Tag Archives: 7TV Apocalypse

Road Warriors and Freeway Fighters

Post Apocalypse (PA) is all the rage nowadays. However the overarching theme and context no longer tends to be the aftermath of global conflict or nuclear armageddon, but the encroachment of the walking dead or the dystopian future nightmares of settings first originated by the likes of Orwell and entrenched in popular culture by the likes of The Handmaids Tale.

This kind of speculative fiction tends to be reflective of current social and geo-political conditions. From a tabletop gaming perspective while many of these themes and settings are future based, you can easily identify the time period in which they originated and were written. However trends have a way of coming back.

13-Post-Apocalyptic-Movies

Recently we have seen an upturn in the emergence of the traditional post-nuclear PA settings, particularly that wasteland populated by road warriors and freeway fighters inspired by a certain style of movies from the early eighties and starting of course with Mad Max. Part of this can be explained by the cycle of nostalgia that appears to work on 30 year intervals. Recent games and rulesets like Gaslands, Devils Run Route 666 and the upcoming 7TV Apocalypse capture this feel. If you want to roll back to the steps leading up to armageddon there is a renewed interest in Cold War Gone Hot and World War III with the likes of Team Yankee and the upcoming Battlegroup NORTHAG.

world-war-3

My current favourite set of rules are 7TV by Crooked Dice Game Design Studio. A great and most importantly fun game that effectively allows your to recreate TV shows (and films) on your tabletop with tongue usually firmly in cheek. In fact the game is effectively a game about making a TV series. You dont have armies or warbands, you put together a cast containing stars, co-stars and extras. You spend ‘plot points’ to take actions, the card driven event mechanic allows things such as continuity mistakes, special effects mistakes and issues with difficult stars to affect gameplay. Now in its second edition the game is primarily focussed on the spy-fy genre (think Bond, Gerry Anderson, the ITC action series of the 60s), is figure agnostic but is supported by a great range of 28mm scale miniatures available directly from Crooked Dice.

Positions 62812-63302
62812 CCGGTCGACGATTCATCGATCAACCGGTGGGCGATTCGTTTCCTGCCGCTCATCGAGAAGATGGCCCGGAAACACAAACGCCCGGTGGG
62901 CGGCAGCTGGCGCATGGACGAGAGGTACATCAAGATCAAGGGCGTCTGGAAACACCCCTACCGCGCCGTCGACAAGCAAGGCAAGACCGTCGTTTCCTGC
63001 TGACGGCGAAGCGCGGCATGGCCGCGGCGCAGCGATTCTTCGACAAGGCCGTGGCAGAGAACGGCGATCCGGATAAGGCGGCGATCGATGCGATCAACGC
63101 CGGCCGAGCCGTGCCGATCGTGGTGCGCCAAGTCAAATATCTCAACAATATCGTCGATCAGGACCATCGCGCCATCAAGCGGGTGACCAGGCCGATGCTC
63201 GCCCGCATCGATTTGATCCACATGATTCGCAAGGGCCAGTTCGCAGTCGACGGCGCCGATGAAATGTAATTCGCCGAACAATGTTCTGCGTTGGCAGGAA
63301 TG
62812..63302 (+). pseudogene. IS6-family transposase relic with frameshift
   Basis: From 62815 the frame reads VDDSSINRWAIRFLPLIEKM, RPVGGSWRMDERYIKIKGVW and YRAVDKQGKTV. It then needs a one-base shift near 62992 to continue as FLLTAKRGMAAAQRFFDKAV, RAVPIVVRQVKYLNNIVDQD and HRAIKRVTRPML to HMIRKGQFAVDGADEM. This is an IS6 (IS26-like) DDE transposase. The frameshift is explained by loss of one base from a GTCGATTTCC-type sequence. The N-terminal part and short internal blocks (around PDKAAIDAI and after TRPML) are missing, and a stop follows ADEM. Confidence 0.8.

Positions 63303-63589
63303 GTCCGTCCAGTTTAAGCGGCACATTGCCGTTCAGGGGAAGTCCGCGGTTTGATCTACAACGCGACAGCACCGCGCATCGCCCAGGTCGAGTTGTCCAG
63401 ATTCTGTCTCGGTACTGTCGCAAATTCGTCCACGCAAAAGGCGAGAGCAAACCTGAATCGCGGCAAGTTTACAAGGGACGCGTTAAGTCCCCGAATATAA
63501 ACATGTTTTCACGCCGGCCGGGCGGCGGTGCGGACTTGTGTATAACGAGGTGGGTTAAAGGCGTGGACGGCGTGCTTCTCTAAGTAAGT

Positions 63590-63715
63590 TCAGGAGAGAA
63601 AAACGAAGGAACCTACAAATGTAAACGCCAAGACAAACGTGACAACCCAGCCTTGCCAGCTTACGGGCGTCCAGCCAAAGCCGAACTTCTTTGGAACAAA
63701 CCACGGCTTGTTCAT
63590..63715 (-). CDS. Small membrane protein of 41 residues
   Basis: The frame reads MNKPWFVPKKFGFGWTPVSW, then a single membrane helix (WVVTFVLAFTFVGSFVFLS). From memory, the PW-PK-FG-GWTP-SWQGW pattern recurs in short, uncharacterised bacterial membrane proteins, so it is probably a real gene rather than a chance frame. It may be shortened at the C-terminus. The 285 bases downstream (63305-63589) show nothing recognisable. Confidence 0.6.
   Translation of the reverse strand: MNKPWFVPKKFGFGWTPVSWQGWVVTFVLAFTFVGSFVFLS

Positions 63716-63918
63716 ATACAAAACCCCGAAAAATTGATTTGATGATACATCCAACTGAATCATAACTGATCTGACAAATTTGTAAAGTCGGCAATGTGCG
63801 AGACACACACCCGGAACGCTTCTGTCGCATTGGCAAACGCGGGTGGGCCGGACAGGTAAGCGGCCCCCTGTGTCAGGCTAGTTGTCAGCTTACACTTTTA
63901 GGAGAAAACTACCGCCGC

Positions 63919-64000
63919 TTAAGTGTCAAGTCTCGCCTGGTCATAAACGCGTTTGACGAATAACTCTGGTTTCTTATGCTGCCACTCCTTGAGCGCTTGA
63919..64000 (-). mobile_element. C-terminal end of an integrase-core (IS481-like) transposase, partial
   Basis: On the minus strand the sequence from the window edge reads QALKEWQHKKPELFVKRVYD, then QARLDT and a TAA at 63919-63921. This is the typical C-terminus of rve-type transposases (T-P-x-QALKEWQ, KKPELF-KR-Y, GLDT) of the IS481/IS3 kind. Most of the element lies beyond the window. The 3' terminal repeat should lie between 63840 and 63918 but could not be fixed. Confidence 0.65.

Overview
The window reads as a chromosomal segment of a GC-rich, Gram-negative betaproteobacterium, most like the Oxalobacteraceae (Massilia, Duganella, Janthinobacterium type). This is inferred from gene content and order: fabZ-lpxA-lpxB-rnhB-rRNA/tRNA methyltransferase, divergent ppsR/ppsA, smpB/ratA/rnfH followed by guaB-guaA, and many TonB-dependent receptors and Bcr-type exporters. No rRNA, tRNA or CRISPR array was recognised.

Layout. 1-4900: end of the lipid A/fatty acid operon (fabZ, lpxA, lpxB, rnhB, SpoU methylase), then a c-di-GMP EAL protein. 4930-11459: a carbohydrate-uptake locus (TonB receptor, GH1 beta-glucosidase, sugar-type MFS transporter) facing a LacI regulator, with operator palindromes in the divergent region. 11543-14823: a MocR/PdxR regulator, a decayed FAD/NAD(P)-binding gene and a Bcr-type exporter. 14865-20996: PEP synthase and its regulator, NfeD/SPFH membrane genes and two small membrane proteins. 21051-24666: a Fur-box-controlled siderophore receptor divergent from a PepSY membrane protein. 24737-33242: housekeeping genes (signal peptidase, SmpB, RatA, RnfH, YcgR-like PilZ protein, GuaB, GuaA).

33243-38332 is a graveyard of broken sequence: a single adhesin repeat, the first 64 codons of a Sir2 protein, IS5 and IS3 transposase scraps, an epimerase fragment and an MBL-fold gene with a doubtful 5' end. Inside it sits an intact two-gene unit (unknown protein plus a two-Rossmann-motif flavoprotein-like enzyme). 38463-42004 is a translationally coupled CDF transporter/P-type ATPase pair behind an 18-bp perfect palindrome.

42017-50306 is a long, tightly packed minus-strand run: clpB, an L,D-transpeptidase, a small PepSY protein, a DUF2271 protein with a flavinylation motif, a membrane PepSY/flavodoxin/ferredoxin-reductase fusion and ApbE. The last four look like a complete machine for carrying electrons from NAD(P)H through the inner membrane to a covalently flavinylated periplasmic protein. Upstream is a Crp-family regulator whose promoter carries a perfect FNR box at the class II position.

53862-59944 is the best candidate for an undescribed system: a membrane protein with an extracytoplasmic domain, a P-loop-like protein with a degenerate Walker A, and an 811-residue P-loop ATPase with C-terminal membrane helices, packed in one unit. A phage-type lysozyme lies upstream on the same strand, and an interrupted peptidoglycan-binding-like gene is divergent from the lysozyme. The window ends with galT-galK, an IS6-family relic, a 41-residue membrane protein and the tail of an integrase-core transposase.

7TV is branching out soon into the Post Apocalypse, with a standalone game that takes the core mechanics of second edition and tweaks the flavour and setting. Most notably the existing vehicle rules have been expanded to accomodate those Road Warrior type scenarios. The full game is due to hit Kickstarter this Autumn, but I had the opportunity back in July to attend a play test / campaign day to try out these rules.

2018-06-30 15.12.02

One of the coolest things about this sort of thing from a hobbyists point of view is the creativity that it allows for things like conversions and sourcing figures. For the play test day I had to put together a cast and include a suitably post-apocalypsed up vehicle. I went for a ‘big rig’ approach and with a nod to 7TVs cult tv background a cast based around Garth Knight and his Goliath truck from Knightrider (imaging after the fall of society Garthe would be a magnet for scavengers and marauders).

2018-06-23 15.05.32

Since then I’ve been bitten hard by the bug and have spent more time sourcing vehicles, bits, conversion parts and miniatures. This blog series will cover this project in detail as I prepare, strap on my survivalist gear, rev up the V8, scavenge the gasoline and face the white line nightmare of the wastelands.

Post-Apocalypse Terrain Build (with biscuit tins)

I recently had the pleasure of attending the Wargames Illustrated 7TV Apocalypse Day held in the wonderful surroundings of Wargames Foundry on the outskirts of Newark.
The day was all about having fun testing out the new 7TV variant rules for gaming in a wide variety of post-apocalypse settings.  Although aimed at a wide variety of sub-genres within the PA setting, one of the key additions to the core game was expanded vehicle and vehicle combat rules.

Therefore preparation for the day included building a suitable vehicle to carry your cast and fight it out with.

Some excellent terrain and scenery was provided on the day, but coming back I had the real desire to knock together something of my own.

I’d been hoarding some bits and pieces recently and what better to fight over in the ‘white line nightmare’ of the future than the precious gasoline.

So behold the start of the ‘biscuit tin oil refinery’…